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More to fish than fingers.

Fish experts made a splash with Balfron Primary School pupils . Staff from the University of Stirling's institute of aquaculture explained why people should eat more fish.

103 children took part in the event. Stalls were set up and the pupils learned about how fish and protein are part of a balanced diet and that fish is a source of omega3.

An insight into what fish are fed was also given.

Pupils also got the chance to taste some fish and it was explained that, while over 65 types of fish and seafood are caught and traded in Scotland, most people only know tuna, cod and haddock.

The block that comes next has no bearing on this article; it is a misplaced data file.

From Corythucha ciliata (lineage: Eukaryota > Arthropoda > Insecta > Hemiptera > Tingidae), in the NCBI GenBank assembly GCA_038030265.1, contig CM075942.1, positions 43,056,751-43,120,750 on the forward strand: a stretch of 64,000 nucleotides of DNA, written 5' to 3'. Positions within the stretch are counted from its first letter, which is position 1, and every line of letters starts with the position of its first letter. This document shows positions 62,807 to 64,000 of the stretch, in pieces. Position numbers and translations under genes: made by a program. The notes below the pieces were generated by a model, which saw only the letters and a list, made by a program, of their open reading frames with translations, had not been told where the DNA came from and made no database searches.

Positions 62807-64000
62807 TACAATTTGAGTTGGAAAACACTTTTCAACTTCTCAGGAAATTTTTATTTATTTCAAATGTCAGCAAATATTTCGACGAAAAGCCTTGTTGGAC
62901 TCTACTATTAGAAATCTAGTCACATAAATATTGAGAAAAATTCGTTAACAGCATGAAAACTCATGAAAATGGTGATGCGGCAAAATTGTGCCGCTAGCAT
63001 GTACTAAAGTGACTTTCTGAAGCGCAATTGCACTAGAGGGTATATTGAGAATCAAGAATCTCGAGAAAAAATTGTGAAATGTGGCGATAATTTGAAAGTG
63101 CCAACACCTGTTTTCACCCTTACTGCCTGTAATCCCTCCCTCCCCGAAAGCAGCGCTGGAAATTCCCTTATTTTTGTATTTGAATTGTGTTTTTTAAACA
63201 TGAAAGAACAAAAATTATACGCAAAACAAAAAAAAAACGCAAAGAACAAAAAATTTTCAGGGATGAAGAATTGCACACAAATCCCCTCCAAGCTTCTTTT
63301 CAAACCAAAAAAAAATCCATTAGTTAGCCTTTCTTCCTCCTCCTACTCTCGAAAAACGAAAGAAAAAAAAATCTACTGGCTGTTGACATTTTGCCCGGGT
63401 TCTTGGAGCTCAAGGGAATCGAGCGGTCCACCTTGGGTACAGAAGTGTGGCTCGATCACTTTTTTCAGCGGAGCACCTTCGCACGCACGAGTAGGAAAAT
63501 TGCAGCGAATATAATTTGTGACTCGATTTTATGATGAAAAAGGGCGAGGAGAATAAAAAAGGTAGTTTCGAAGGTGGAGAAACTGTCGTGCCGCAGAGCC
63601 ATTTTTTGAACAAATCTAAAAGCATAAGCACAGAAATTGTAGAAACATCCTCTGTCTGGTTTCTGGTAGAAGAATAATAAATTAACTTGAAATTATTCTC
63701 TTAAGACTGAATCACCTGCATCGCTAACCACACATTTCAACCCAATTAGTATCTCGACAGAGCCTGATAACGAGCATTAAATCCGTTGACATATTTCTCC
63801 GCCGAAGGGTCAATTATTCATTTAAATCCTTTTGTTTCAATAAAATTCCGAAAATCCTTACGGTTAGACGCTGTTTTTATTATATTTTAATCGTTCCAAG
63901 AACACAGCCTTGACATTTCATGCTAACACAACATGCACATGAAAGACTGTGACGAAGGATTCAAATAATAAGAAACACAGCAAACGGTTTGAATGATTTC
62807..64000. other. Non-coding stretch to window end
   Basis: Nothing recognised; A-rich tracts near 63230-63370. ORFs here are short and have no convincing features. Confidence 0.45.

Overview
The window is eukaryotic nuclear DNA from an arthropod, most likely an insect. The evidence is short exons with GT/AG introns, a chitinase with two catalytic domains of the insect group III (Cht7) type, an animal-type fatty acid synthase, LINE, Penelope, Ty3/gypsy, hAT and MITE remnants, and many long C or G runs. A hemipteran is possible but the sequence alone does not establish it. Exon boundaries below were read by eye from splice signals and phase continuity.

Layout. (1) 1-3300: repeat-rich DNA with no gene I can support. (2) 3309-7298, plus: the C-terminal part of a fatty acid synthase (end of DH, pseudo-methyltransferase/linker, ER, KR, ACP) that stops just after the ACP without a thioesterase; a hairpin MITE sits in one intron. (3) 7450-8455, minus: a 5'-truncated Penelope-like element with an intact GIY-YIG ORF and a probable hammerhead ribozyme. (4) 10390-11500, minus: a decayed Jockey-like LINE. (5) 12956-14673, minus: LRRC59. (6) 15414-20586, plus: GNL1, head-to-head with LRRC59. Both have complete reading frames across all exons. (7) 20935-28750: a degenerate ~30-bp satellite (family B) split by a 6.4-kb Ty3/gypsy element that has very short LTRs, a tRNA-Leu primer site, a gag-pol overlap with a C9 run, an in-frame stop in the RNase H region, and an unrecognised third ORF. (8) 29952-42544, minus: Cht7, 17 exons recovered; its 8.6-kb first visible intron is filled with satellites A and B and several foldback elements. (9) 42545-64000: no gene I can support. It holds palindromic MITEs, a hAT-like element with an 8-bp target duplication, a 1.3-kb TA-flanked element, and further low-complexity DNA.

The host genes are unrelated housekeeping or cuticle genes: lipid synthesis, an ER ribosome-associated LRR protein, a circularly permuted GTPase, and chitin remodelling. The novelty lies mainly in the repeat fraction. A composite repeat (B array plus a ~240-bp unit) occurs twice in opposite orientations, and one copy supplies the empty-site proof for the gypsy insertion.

A university spokesman said: "Scotland is a great seafood country and yet two-thirds of the population do not eat the recommended weekly amount, which is two portions of fish per week."

Depute headteacher Graeme Mayes said: "This was a fun and engaging way to introduce fish to children and promote something that is healthy and good for us."

The institute has partnered with Business In The Community Scotland to support schools as part of the Food for Thought programme.


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Inside story Anna Carey, Tilly Trafford and Alannah Hunter learn from Chelsea Broughton 011217fishworkshop_08

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Publication:Stirling Observer (Stirling, Scotland)
Geographic Code:4EUUK
Date:Dec 8, 2017
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